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Discussion Starter · #1 ·
How fast will primed metal absorbe moisture and begin to rust?
I was planning to work on my car this winter and paint it next summer when the temperature
rises. The climat is'nt that good in the winterseason ( six months ) where I live, and my garage is not permanently heated.

Would it be a good idea to temporary seal the welded and primed areas with paint or...?
 

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Just one of the guys
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You'll be fine with just the primer. If it is in the garage that is an added bonus. Don't worry about it and keep your fingers crossed that winter is not 6 months long. I HATE IT.

Kevin
 

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Thats alright, my bones and I hate winter, but my Trans Am loves it ;)

You should be fine with primer for the winter in a garage, but keep an eye on it, noot sure how the winters are in norway other than cold, but here its very very moist (no snow) and things can get pretty nasty quick just by opening a door. Like Kevin says you should be fine if its in out of the weather.

HK
 

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I live in Texas where the winters here are most others summers (we wont discuss our summers).
How long can I leave the primer on my GTO before I will see signs of trouble. I want to prime this winter but I dont know when I will be able to paint. This is also my daily so it wont be garaged except at night.
 

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Not sure how long it would take. Most urethane primers hold up ok to weather BUT, most all primers will allow water to pass through to the metal. The best solution is to wait and prep the car all in one shot and paint it. Why do extra work sanding rust and your primer back off later. :D
 

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Epoxy primer should repel moisture, but it is expensive. If you put a coat of epozy first and then some surfacer to smooth things out you should not have rust issues at all. Correct me if I am wrong someone

Chris
 

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Discussion Starter · #8 ·
The whether forecast for southern parts of Norway this winter:
The temperatures are expected to vary between –10 and 40.
Seriously, the cold and dry period of the winter – as presented in my Christmascards – will not give me any problems I hope. The spring season near the coast however, may be very wet when the fjords are not frozen. That’s my concern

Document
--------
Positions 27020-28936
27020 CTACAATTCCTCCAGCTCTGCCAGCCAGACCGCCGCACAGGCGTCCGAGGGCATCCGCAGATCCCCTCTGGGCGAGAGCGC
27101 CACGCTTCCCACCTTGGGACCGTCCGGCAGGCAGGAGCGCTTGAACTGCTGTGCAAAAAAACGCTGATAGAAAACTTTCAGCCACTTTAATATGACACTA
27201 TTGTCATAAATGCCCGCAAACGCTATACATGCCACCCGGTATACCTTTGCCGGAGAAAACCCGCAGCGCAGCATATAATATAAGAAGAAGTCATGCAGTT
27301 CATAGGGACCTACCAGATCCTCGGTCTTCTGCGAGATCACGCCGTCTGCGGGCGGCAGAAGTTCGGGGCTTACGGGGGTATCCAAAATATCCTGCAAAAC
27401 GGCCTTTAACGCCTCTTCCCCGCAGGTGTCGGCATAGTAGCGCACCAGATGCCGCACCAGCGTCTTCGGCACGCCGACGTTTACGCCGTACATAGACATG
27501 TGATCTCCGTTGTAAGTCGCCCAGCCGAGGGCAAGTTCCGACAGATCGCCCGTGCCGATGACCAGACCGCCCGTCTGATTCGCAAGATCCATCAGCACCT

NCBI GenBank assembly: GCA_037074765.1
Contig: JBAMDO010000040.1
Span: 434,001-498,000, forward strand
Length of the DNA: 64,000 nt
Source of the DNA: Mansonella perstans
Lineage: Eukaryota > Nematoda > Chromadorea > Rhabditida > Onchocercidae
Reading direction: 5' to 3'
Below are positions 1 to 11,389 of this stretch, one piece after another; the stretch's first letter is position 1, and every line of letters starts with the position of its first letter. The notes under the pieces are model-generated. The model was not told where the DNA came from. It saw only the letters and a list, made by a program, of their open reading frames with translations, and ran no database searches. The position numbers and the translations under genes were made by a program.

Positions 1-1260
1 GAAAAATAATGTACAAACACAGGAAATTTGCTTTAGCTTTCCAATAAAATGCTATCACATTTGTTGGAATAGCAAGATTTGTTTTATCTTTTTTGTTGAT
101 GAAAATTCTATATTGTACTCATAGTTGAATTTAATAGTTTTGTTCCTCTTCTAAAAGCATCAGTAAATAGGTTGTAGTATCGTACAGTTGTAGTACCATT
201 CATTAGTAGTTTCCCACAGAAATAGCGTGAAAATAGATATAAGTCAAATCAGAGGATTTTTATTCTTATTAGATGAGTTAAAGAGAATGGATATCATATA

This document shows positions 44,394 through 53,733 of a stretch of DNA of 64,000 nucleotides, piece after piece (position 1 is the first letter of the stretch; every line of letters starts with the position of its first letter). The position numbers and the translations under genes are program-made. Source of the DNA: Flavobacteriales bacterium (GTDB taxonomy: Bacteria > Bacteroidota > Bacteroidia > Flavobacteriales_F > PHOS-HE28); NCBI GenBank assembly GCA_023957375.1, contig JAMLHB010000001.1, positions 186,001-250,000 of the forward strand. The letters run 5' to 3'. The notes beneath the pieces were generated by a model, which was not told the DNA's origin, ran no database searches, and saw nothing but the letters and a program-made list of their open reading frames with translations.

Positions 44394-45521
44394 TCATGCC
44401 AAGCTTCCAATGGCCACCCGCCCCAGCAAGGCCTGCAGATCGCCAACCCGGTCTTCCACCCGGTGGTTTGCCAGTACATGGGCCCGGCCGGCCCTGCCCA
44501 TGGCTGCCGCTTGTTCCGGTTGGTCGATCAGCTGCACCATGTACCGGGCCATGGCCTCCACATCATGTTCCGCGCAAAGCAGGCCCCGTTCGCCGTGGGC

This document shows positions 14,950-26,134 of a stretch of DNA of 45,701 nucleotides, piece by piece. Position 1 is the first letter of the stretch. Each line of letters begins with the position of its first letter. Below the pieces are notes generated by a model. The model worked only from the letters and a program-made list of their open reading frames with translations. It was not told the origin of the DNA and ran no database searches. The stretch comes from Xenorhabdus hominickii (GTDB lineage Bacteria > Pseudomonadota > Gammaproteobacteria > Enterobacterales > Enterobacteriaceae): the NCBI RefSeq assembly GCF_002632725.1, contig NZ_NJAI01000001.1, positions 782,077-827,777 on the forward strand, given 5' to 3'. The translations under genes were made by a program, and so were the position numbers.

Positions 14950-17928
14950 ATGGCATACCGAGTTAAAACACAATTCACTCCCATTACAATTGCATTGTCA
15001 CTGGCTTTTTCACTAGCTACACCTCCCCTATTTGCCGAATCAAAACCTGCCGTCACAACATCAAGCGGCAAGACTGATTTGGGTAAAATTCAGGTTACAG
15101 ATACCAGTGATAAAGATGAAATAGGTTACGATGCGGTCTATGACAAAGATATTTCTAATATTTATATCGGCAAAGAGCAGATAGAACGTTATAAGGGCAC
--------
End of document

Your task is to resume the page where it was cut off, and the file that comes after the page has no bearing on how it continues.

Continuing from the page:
Sometimes the whether stay like that for weeks.. and doing the work and paint it within a few weeks is not an option ( my wife’s opinion )
Maybe epoxy primer is a solution to my problem?

Another question; does epoxy primer have any other properties besides not absorbing moisture? Are there other qualities I have to look for when selecting a primer?


Pettersen
 

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Epoxy primers/sealers are good for exactly that. When selecting a primer you have a range of primer/sealers to choose from. From high build primers to the day to day stuff to spray on just for a barrier between bodywork and paint. high build primers are primers that coat the body very well reducing or completely covering low spots sand scratches and things of that sort. Go to your local paint shop and ask to see the P sheets on all of their primers. These sheets will tell you what the primers for, what caracteristics that primer has, it optimal heat range, its drying time and etc. Then just pick the one that best suits your needs. You can also see these P-sheets on the PPG products here. if you have anymore questions let me know, be happy to help.

HK
 

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HK wouldn't you think that if someone just wants to halt rust and fully plans on sanding everything down to bare metal in the summer that maybe they should just forget primer all together and whip out a can of black (hi solid) spray paint (making it waterproof)??